2012-04-20 / Community

Turner Honors Vet With Purple Heart


Congressman Bob Turner pins the Purple Heart on Richmond Hill native Anton Dietrich Jr. at a ceremony hosted by the Congressman at the Sgt. Edwards R. Miller VFW Post 7336 in Glendale as Captain Christina Mouradjian reads the history of the Purple Heart. The Congressman’s office helped the 93-year-old World War II veteran prove his entitlement to the medal 69 years after the actions that earned him the award. Congressman Bob Turner pins the Purple Heart on Richmond Hill native Anton Dietrich Jr. at a ceremony hosted by the Congressman at the Sgt. Edwards R. Miller VFW Post 7336 in Glendale as Captain Christina Mouradjian reads the history of the Purple Heart. The Congressman’s office helped the 93-year-old World War II veteran prove his entitlement to the medal 69 years after the actions that earned him the award. Congressman Bob Turner held a ceremony to honor 93-year-old World War II veteran Anton Dietrich Jr. of Richmond Hills, Queens, presenting him with the Purple Heart for his actions during the battle of Sedjenane, Tunisia in 1943.

The event, held yesterday at the Sgt. Edward R. Miller VFW Post 7336 in Richmond Hill, Queens, began with Disabled American Veterans Chapter #118 Commander Louis Nicoletti welcoming everyone and leading those in attendance in the Pledge of Allegiance.

Turner then took the podium to thank the distinguished guests and read Dietrich’s biography. After telling the story of the veteran’s life, Congressman Turner talked about why his story should serve as an inspiration for everyone.


Turner, Captain Christiana Mouradjian and Turner’s Director of Veterans’ Affairs congratulate Anton Dietrich Jr. after presenting him with the Purple Heart. Turner, Captain Christiana Mouradjian and Turner’s Director of Veterans’ Affairs congratulate Anton Dietrich Jr. after presenting him with the Purple Heart. “Anton Dietrich has shown the type of bravery and resilience that every American should aspire to,” said Turner. “Neither a German torpedo that left him stranded in the middle of the Mediterranean Sea nor the injuries he sustained from the shrapnel of a German mortar in Sedjenane could break Mr. Dietrich’s will. His actions in battle are a testament to why he and all of the other heroes that fought during World War II are truly part of the Greatest Generation.”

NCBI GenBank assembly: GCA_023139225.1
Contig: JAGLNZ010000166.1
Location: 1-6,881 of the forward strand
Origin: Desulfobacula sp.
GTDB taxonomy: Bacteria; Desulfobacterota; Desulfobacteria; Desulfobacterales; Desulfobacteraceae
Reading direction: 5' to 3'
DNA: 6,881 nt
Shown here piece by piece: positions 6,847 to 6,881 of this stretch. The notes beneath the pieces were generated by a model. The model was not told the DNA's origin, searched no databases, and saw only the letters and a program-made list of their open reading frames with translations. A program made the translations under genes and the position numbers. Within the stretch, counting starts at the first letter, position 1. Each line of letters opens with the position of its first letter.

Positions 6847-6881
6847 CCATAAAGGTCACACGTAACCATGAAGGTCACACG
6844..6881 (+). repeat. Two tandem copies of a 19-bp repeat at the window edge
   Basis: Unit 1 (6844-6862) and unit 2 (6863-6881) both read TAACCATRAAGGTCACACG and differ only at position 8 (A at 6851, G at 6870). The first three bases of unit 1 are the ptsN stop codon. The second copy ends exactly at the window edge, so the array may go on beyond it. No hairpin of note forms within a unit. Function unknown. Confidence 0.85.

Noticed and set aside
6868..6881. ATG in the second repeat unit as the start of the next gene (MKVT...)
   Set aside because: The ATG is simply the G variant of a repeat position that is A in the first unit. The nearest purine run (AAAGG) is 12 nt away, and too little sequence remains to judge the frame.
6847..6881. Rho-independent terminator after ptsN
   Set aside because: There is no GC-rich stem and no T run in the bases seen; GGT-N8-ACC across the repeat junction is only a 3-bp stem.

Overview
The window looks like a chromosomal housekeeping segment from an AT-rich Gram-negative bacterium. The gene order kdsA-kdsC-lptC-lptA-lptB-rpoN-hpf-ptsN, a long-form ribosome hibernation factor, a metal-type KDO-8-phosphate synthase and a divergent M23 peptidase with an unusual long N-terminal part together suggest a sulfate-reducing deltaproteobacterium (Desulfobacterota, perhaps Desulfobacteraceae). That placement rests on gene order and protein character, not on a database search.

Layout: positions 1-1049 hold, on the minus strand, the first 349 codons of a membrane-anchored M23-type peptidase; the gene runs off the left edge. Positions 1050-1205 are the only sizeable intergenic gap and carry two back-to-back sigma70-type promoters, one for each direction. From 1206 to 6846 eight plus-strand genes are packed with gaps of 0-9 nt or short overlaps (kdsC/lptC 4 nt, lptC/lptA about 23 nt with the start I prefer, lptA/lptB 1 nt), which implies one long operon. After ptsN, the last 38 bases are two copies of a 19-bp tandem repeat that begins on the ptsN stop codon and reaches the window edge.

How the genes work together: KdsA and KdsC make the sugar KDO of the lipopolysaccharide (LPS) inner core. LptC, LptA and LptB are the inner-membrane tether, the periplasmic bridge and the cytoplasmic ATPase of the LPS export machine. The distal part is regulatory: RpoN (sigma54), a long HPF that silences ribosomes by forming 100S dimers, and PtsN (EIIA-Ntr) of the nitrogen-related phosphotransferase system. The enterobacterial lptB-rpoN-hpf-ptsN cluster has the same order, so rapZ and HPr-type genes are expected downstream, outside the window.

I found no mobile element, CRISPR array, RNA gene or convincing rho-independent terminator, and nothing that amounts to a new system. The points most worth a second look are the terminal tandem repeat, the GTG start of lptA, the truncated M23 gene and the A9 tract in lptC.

Captain Christina Mouradjian, of the Fort Hamilton Army Garrison in Brooklyn, NY, then read the history of the Purple Heart Medal before Congressman Turner pinned the medal onto the 93-year-old veteran.

Dietrich took the opportunity to thank Congressman Turner and his staff for helping him verify his eligibility for the medal.

“Thank you Congressman Turner for the work that you’ve done,” said Dietrich. “You’ve accomplished something that I could not do. Even with all the evidence I submitted, telegrams, newspaper articles, and other documents, I could not accomplish this on my own. After Arno Heller’s ceremony I decided to give it one more shot – if anyone can do it, it must be a Congressman. Sure enough, Congressman Turner delivered.”

When commenting on what the Purple Heart meant to him Dietrich said, “It is an award that no one seeks but an award I am proud to wear.”

Commissioner Terrance Holliday of the New York City Mayor’s Office of Veterans’ Affairs read a letter on behalf of Mayor Bloomberg thanking Dietrich for his service to our country.

As the ceremony came to a close, Congressman Turner invited everyone to join him for refreshments and sang along to “God Bless America” lead by Captain Mouradjian.

“I have been able to present twelve medals to WWII veterans since taking office,” Turner said following the event. “Each one of them serves as a special opportunity to give thanks and recognize the heroes who deserve it most. If it weren’t for the sacrifices of the men and women who fought in this war, we would not have the freedoms or opportunities that we often take for granted today.

Dietrich was awarded the Purple Heart with oak leaf cluster for injuries sustained while serving with the Army’s 39th Regiment, 9th Infantry Division, 2nd Battalion, Company G, on April 28, 1943, in support of the Allied invasion of North Africa in World War II.

The Purple Heart with oak leaf cluster is a U.S. Armed Forces individual military decoration awarded for “being wounded or killed in any action against an enemy of the United States or as a result of an act of any such enemy or opposing armed forces.”

More than 700 World War II veterans die each year. Seventy-five percent of those veterans living today are 85 or older.

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